Iran’s state-affiliated Tasnim News Agency reported a significant increase in the nation’s crude oil production output in October, reaching 3.115 million barrels per day (bpd). This surge in production and continued growth in the oil industry can be attributed to the temporary lifting of oil and gas sanctions on Venezuela’s socialist regime by the Biden Administration. Iran sees Venezuela not only as an ideological ally but also as a lucrative business partner in joint ventures.
The Tehran Times also confirmed the upward trend by stating that Iran’s average crude oil output for the third quarter of 2023 was 2.996 million bpd, marking a substantial increase of 298,000 bpd compared to the same period in 2022. Over the past three years, Iran’s oil production has experienced a steady surge, with an average output of 2.392 million bpd in 2021.
Despite Iran’s status as the world’s leading financial backer of terrorism, which includes funneling funds to the Sunni jihadist organization Hamas, the increased profits from the booming oil industry may potentially further fund terrorism.
Tasnim’s report, based on data from the Organization of Petroleum Exporting Countries (OPEC), highlighted that Iran’s oil output in October represented a 46,000 bpd increase compared to September. This increase solidifies Iran’s position as the third-largest oil producer among OPEC members.
The relief of oil sanctions to Venezuela has opened up opportunities for Iran to expand its influence in the South American nation. Iran has become one of the top business partners of the Maduro regime, providing technical and logistical assistance in repairing and renovating Venezuela’s rundown oil refineries. Additionally, Iran has started refining its own crude oil in Venezuela’s refurbished refineries, reducing Venezuela’s reliance on US-made technology.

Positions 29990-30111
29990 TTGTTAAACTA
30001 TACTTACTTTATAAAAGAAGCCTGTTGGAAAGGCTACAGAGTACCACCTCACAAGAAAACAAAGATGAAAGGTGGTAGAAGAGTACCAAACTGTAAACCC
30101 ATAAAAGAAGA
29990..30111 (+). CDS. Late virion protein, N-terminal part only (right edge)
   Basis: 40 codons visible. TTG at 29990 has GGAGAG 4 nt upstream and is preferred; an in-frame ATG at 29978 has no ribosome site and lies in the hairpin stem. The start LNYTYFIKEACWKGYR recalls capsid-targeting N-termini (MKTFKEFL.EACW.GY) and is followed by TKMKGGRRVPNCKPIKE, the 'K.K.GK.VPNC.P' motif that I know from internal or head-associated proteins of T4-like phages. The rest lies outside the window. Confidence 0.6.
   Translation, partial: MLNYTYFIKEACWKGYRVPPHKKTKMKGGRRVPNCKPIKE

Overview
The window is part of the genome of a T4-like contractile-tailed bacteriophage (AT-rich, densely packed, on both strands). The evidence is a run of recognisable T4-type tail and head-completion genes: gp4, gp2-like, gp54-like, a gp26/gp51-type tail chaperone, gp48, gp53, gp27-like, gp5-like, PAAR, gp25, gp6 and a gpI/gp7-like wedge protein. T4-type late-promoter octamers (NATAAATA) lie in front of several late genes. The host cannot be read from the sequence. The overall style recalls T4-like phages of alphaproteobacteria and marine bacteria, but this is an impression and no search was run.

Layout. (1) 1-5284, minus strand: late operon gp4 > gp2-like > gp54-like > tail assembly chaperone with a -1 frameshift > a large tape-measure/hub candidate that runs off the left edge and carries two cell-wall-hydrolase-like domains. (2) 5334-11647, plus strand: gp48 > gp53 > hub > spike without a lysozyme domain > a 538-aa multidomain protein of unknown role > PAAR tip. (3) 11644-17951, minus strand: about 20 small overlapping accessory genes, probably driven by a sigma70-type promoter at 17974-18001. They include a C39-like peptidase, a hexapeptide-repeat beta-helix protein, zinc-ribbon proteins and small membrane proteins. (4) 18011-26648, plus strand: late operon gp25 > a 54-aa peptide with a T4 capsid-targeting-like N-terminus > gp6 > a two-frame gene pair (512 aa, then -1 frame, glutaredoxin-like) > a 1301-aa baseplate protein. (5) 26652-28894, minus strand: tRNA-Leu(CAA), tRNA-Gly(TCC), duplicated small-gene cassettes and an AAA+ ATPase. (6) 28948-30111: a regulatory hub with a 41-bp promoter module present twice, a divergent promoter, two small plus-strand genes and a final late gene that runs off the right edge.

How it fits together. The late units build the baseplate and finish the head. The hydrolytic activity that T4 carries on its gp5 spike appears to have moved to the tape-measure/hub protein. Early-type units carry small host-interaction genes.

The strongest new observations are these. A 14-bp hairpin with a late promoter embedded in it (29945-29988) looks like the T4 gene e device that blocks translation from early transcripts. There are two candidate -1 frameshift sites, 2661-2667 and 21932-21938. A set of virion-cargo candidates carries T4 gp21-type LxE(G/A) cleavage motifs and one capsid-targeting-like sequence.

Moreover, Iran, Venezuela, and Syria are jointly planning to build an oil refinery in the Syrian town of Homs. If successful, this refinery could process 140,000 barrels per day, boosting production and yielding further profits for the three authoritarian regimes.
Furthermore, Iran’s increased oil output has led to record-high oil exports to its top customer, China. Chinese imports of Iranian oil saw a 60% increase between January and October, with an average of 1.05 million barrels per day purchased. In October alone, China bought an estimated 1.45 million barrels per day, reaching the highest monthly level ever recorded.
In conclusion, Iran’s oil industry is thriving due to Biden’s sanctions relief to Venezuela. The surge in production, profits, and exports indicates the country’s increasing influence in the international oil market, while also raising concerns about the potential use of funds to support terrorism.